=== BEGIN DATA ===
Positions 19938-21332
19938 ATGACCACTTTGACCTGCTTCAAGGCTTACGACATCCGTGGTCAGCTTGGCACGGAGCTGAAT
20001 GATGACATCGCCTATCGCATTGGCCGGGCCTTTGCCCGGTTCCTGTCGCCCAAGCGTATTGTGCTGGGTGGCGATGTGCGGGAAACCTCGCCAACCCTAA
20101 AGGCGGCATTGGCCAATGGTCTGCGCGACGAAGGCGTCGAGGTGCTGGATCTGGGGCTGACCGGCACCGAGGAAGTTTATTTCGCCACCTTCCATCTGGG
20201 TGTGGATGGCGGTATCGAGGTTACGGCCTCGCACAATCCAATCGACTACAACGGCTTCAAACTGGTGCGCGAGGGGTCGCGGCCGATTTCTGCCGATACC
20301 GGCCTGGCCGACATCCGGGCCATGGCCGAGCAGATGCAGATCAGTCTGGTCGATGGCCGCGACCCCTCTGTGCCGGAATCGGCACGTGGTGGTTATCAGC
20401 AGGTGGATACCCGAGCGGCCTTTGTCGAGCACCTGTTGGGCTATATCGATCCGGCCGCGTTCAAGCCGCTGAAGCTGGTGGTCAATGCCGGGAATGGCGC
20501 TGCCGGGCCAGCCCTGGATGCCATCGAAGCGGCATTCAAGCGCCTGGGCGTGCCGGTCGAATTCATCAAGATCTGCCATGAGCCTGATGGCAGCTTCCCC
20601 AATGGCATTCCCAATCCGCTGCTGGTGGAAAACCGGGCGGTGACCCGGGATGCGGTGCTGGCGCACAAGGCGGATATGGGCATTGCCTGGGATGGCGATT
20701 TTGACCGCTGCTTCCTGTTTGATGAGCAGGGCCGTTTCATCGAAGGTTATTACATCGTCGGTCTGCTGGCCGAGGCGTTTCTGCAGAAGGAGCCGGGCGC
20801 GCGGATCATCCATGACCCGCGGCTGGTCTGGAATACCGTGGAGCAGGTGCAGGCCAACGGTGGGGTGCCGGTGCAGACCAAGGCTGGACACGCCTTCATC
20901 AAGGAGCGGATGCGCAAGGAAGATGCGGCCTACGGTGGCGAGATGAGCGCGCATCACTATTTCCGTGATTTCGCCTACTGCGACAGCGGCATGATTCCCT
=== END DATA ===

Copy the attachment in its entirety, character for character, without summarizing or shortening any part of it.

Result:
Positions 19938-21332
19938 ATGACCACTTTGACCTGCTTCAAGGCTTACGACATCCGTGGTCAGCTTGGCACGGAGCTGAAT
20001 GATGACATCGCCTATCGCATTGGCCGGGCCTTTGCCCGGTTCCTGTCGCCCAAGCGTATTGTGCTGGGTGGCGATGTGCGGGAAACCTCGCCAACCCTAA
20101 AGGCGGCATTGGCCAATGGTCTGCGCGACGAAGGCGTCGAGGTGCTGGATCTGGGGCTGACCGGCACCGAGGAAGTTTATTTCGCCACCTTCCATCTGGG
20201 TGTGGATGGCGGTATCGAGGTTACGGCCTCGCACAATCCAATCGACTACAACGGCTTCAAACTGGTGCGCGAGGGGTCGCGGCCGATTTCTGCCGATACC
20301 GGCCTGGCCGACATCCGGGCCATGGCCGAGCAGATGCAGATCAGTCTGGTCGATGGCCGCGACCCCTCTGTGCCGGAATCGGCACGTGGTGGTTATCAGC
20401 AGGTGGATACCCGAGCGGCCTTTGTCGAGCACCTGTTGGGCTATATCGATCCGGCCGCGTTCAAGCCGCTGAAGCTGGTGGTCAATGCCGGGAATGGCGC
20501 TGCCGGGCCAGCCCTGGATGCCATCGAAGCGGCATTCAAGCGCCTGGGCGTGCCGGTCGAATTCATCAAGATCTGCCATGAGCCTGATGGCAGCTTCCCC
20601 AATGGCATTCCCAATCCGCTGCTGGTGGAAAACCGGGCGGTGACCCGGGATGCGGTGCTGGCGCACAAGGCGGATATGGGCATTGCCTGGGATGGCGATT
20701 TTGACCGCTGCTTCCTGTTTGATGAGCAGGGCCGTTTCATCGAAGGTTATTACATCGTCGGTCTGCTGGCCGAGGCGTTTCTGCAGAAGGAGCCGGGCGC
20801 GCGGATCATCCATGACCCGCGGCTGGTCTGGAATACCGTGGAGCAGGTGCAGGCCAACGGTGGGGTGCCGGTGCAGACCAAGGCTGGACACGCCTTCATC
20901 AAGGAGCGGATGCGCAAGGAAGATGCGGCCTACGGTGGCGAGATGAGCGCGCATCACTATTTCCGTGATTTCGCCTACTGCGACAGCGGCATGATTCCCT